We are currently in the midst of several wars against ideas: the War on Terror and the War on Drugs, to name a few. While enormous resources have been spent in pursuit of these goals, surprisingly few have considered a related fight – the War on Counterfeits and Counterfeit Money. Yet, as an identity card-counterfeiting operation recently broken up in the small California city of Olivehurst showed, there is a strong connection between counterfeit crime and the drug trade, and any attempt to tackle one must also deal with the other.
Executing a search warrant, the regional drug and gang enforcement unit of police found only a handful of drugs at the residence, but did uncover numerous fake social security and Permanent Resident Alien cards (the latter comically misspelling the word “permanet”, proving once more that these operations are rarely very sophisticated), as well as American and Mexican counterfeit currency. The three men arrested in connection with the operation all appeared to be Hispanic, making the possibility of a Mexican drug connection strong enough for the commander of the unit to note that the Olivehurst trio may have used the fake bills to buy drugs wholesale.
The apparent drugs-and-counterfeits connection in Olivehurst is not at all uncommon. Consider another case taking place right around the same time on the opposite side of the continent. Woonsocket, RI police on another search warrant found the drugs they were after – and also discovered their suspect apparently was manufacturing counterfeit bills. And in yet another incident in April of last year, in the middle of the country, a Topeka, KS counterfeiting group printed at least $10,000 intended to purchase a large shipment of marijuana.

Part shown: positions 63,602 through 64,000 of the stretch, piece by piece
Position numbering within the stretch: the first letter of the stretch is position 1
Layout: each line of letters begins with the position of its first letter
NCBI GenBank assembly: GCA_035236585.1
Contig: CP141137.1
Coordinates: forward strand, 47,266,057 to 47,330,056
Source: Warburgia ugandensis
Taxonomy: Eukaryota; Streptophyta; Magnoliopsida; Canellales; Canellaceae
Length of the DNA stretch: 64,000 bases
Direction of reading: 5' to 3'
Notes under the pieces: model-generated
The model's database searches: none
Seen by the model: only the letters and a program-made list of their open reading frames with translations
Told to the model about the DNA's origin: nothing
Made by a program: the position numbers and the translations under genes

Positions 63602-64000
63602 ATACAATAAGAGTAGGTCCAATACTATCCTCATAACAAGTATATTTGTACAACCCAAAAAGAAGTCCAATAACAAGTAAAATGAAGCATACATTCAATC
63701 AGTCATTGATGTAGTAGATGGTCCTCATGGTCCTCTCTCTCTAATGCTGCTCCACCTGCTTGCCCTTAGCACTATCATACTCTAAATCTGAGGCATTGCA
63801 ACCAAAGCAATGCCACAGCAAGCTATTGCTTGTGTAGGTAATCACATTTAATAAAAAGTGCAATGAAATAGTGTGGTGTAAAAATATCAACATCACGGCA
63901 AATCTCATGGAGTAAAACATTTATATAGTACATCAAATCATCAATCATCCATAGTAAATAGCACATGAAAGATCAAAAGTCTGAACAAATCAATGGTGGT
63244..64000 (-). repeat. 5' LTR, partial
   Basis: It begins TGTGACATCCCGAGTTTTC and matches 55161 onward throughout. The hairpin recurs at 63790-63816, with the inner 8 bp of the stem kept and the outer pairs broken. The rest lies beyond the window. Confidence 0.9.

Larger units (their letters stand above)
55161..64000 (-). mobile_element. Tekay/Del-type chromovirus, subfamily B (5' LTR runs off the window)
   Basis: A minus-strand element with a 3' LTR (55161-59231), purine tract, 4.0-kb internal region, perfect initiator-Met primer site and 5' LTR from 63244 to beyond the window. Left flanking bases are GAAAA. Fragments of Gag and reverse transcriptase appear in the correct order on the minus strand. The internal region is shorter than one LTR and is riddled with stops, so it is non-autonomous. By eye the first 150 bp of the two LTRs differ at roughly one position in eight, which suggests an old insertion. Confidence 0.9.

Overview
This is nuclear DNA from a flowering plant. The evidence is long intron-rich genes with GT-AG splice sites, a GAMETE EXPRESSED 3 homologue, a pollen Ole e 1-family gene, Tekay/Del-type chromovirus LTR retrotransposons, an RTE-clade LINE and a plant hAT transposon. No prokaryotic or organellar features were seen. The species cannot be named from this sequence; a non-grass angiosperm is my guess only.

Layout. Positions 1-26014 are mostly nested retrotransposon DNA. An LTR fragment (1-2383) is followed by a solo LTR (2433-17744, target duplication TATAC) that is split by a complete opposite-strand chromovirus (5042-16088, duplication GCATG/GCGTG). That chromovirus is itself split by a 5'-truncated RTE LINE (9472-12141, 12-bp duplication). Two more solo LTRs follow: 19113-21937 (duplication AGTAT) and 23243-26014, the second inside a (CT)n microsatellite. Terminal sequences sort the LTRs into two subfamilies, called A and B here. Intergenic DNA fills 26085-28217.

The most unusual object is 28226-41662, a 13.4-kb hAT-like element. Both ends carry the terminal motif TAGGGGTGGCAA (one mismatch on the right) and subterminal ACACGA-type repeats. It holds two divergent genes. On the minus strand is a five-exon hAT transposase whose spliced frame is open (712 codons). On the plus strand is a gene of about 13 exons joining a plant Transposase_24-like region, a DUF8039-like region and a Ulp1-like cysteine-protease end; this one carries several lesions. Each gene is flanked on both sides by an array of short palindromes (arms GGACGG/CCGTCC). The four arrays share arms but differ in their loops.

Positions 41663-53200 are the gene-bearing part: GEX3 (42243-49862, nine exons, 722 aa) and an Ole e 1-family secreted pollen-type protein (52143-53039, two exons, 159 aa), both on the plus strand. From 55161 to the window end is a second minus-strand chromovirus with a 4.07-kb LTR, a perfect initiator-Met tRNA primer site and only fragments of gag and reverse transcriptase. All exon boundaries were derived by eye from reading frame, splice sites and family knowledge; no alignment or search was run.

There are many reasons why drugs and counterfeits go together so well together. For one, both are immensely profitable – easy to make (with the proper know-how and equipment), easy to distribute, with no lack of clients anywhere in the world. Both are also highly portable, meaning they can be packed up and shipped anywhere in the world at a moment's notice; and fungible, meaning counterfeits are commonly exchanged for drugs and drugs for counterfeits.
More importantly, this connection suggests that counterfeit crime is rapidly evolving from lone operators to organized operations of several people, and increasingly more frequently entire drug cartels. There is a relentless increase in both the number of people attempting counterfeiting and their relative levels of sophistication. Imagine - if a handful of small-time counterfeiters with off-the-shelf scanning & printing equipment were able to link up with international drug traffickers, what could a whole cartel do?
The need for a war on counterfeits would involve two primary points of focus:
1. A reliable method of proactively preventing fake money from ever being printed; and, because some counterfeiters will invariably fall through the cracks,
2. Fraud prevention detection of the fake money when it reaches the point of sale.
If just some small portion of the budget currently spent on the War against Drugs and the War against Terrorism in America were to be focused onto the technology and educational programs necessary to achieve these two anti-counterfeiting goals, a severe blow against both enemies (terrorists and the drug trade) would be struck.